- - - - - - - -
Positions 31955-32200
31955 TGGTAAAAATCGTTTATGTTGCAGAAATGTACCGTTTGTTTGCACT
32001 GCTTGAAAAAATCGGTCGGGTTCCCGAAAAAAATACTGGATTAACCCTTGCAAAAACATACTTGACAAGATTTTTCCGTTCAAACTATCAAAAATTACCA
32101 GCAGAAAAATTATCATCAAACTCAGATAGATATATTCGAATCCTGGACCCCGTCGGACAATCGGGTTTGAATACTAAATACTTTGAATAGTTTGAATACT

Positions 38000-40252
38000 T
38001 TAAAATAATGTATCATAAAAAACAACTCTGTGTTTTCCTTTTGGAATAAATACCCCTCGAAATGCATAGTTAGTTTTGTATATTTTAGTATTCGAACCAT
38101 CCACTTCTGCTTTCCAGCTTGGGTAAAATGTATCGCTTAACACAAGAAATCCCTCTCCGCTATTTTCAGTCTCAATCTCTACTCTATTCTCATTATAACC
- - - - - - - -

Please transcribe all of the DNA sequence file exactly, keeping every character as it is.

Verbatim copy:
Positions 31955-32200
31955 TGGTAAAAATCGTTTATGTTGCAGAAATGTACCGTTTGTTTGCACT
32001 GCTTGAAAAAATCGGTCGGGTTCCCGAAAAAAATACTGGATTAACCCTTGCAAAAACATACTTGACAAGATTTTTCCGTTCAAACTATCAAAAATTACCA
32101 GCAGAAAAATTATCATCAAACTCAGATAGATATATTCGAATCCTGGACCCCGTCGGACAATCGGGTTTGAATACTAAATACTTTGAATAGTTTGAATACT

Positions 38000-40252
38000 T
38001 TAAAATAATGTATCATAAAAAACAACTCTGTGTTTTCCTTTTGGAATAAATACCCCTCGAAATGCATAGTTAGTTTTGTATATTTTAGTATTCGAACCAT
38101 CCACTTCTGCTTTCCAGCTTGGGTAAAATGTATCGCTTAACACAAGAAATCCCTCTCCGCTATTTTCAGTCTCAATCTCTACTCTATTCTCATTATAACC